Science - February 1, 2007

Students with jobs: networking, fashion and money

Many international students work while studying. Some need the money to pay for their study, others are looking for experience in a different work environment from in their home country. Three students tell why they have taken a job.

Petra Lengyel from Hungary
Xiao is from China and in his second year of a master’s in Management Studies. ‘Earning my own money makes me feel confident as I am financially more independent. My part-time job in a Chinese bar, has brought me in touch with Dutch working culture, and it has extended my personal network as well,’ Xiao explains. ‘I found the job through a newspaper ad. After an interview and trial period they let me work behind the bar. At first I found it quite difficult to master so many different kinds of coffee and wines, but now I can manage the work easily.’

Meanwhile, Xiao’s experience helped him to find an internship in a company in Amsterdam for after he has finished his thesis. ‘It is really difficult for Chinese students to find somewhere where they can do a proper internship in the Netherlands. You have to put much more effort and energy into finding a suitable position. So I’m really happy that it worked out in the end.’

Petra Lengyel comes from Hungary and was already in the third year of her management studies when she started a project, one of the requirements for the entrepreneurship course she was taking. ‘Now I’m busier working than studying.’ Last April she started to develop a business plan for a small fashion-design company and the Markoviec Green Future shop, which sells its own label clothes in the Junusstraat in Wageningen. ‘I had to find a company on my own and I liked their ideas: they sell environment-friendly clothes. And I wanted to get more experience outside the agriculture sector. Here I’ve met people who have a different point of view, and I find that interesting,’ she explains.

‘After developing the business plan for them, they asked me if I could apply it within the company.’ She agreed because she liked the atmosphere and the people. She started as a voluntary assistant and has now been hired as a freelancer. I’ve been helping them to improve their marketing, but I also have contact with the customers. We agreed that it would be beneficial for the company and would also help me with writing my thesis. After her study she may stay in Holland and if she does so she’d like to continue working for Markoviec. ‘I’m still really enjoying it.’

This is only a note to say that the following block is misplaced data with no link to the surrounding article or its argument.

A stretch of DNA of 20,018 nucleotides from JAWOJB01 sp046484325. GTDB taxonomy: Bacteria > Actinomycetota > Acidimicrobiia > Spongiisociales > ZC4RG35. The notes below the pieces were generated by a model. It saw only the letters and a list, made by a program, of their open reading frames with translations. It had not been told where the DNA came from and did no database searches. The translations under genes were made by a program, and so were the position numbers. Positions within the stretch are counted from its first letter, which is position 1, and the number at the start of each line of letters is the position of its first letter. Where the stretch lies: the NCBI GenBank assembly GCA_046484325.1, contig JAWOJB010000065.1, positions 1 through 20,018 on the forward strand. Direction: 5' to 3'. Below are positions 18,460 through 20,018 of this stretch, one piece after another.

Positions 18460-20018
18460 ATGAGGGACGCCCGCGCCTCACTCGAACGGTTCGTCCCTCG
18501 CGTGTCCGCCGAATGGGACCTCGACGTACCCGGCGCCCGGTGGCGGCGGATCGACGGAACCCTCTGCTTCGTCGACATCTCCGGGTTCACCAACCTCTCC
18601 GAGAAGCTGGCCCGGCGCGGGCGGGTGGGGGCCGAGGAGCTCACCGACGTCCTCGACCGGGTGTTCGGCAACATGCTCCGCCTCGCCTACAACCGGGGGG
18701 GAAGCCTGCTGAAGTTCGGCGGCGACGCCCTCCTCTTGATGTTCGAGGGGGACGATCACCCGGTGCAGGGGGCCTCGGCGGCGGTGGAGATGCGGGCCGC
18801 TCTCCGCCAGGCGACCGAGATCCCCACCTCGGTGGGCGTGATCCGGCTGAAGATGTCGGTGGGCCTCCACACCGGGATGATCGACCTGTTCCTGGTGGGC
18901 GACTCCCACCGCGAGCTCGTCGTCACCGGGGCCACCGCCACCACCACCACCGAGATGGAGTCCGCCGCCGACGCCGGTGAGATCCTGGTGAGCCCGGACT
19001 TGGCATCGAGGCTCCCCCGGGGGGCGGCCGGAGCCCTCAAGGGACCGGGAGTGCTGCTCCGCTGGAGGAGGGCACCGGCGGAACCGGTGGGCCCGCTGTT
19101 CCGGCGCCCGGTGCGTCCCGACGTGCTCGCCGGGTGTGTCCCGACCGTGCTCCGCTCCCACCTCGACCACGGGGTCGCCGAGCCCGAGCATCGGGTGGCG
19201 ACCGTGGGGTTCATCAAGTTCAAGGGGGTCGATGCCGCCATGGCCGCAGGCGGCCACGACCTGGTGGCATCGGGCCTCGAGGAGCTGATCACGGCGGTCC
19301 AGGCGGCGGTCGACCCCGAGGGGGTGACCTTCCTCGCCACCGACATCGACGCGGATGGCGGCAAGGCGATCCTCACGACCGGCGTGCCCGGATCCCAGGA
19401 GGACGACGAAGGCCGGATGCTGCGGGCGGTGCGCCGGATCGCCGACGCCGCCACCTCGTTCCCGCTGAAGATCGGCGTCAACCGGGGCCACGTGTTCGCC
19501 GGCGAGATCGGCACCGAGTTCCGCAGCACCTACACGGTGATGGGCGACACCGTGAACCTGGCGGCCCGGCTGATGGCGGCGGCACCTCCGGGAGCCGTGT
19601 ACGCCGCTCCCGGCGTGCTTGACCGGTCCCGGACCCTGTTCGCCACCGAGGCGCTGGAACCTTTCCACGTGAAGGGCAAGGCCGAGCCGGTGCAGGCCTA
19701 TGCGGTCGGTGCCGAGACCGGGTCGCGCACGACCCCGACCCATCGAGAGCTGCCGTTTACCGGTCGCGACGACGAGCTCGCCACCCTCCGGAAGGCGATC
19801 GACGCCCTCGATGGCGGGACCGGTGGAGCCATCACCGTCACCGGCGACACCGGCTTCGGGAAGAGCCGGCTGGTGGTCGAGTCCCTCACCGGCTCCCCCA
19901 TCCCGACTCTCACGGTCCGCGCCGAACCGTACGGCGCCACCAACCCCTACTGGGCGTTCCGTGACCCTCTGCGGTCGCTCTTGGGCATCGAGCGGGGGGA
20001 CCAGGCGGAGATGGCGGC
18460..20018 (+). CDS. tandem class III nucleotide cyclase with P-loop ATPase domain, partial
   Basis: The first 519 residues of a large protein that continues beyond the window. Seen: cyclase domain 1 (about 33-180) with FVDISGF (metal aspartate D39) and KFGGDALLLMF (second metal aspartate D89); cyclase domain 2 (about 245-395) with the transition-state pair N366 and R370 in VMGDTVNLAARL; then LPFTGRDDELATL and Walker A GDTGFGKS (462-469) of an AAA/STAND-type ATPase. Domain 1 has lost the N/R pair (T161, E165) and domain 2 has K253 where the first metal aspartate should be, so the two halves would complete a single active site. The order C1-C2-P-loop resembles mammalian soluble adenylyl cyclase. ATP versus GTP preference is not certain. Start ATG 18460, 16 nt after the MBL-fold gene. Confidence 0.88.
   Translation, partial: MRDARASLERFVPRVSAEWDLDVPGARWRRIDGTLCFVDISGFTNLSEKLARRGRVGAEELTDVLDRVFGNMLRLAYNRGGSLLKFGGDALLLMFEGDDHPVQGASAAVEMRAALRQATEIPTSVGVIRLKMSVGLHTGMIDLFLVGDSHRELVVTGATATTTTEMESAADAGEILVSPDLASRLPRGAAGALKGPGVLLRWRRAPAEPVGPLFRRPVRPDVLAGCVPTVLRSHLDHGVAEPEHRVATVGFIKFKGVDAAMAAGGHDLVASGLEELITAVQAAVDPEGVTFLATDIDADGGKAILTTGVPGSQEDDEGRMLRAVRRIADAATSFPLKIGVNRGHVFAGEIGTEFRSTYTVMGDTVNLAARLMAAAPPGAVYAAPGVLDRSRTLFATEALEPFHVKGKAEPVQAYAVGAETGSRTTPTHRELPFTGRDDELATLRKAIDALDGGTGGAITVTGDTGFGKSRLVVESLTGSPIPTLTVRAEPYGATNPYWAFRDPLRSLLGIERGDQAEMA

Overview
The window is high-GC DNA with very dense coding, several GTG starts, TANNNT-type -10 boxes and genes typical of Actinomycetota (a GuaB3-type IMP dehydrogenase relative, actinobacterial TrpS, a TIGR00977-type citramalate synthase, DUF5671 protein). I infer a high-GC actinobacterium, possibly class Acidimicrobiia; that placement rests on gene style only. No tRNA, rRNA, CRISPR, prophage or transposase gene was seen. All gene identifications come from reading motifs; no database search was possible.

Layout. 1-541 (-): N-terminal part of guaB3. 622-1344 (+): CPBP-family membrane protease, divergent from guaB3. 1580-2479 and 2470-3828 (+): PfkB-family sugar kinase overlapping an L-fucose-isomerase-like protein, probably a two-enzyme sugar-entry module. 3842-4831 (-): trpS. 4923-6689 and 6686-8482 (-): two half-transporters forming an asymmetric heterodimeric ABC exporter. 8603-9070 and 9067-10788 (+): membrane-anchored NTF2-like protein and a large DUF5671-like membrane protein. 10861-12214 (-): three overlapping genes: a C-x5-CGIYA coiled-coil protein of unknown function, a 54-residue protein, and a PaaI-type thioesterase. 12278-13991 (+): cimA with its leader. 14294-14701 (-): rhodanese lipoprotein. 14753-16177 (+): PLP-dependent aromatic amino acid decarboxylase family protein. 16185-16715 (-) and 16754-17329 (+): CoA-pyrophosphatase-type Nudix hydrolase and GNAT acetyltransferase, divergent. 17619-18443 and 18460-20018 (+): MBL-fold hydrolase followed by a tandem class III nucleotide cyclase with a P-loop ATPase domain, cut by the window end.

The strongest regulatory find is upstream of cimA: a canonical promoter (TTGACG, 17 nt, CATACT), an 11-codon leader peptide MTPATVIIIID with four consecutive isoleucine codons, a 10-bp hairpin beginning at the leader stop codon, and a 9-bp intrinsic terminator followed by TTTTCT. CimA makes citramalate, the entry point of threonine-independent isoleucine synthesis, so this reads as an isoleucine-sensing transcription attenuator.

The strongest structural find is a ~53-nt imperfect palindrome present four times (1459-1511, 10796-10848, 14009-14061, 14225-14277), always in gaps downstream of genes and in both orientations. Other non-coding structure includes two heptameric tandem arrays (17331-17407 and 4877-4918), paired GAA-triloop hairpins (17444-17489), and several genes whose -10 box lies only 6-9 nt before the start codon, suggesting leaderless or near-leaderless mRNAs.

Pantulu Nidasanametla, from India, was 38 when he started his master’s in Wageningen. ‘I already have a master’s in Fishery Management from India.’ After graduating, he worked in a shrimp farming and seafood processing consultancy for 11 years in India, Eritrea and Iran. ‘But as business fluctuated a lot, I was forced to change jobs. I decided to specialise in Quality Management to broaden my scope and I started my master’s here in 2005,’ Pantulu explains. ‘It has not been easy for me, as I have to pay for the whole study myself, from my savings.’ His family is still back home in India. ‘I have a son and a wife; it would be too expensive for me to have the family here. I hope to get a PhD position after my master’s and then I will bring them to Holland.’

Money is tight for Pantulu, so that’s why he decided to use his physiotherapy skills to offer massages to paralysed patients to earn some money. ‘But I only got calls from men who were interested in having a massage from a girl,’ Pantulu recalls. ‘At the time I thought what a strange culture.’ But he didn’t give up. Pantulu: ‘Now I offer my haircutting skills to students. The chance of getting a caller with other intentions is much smaller in this business,’ he smiles.

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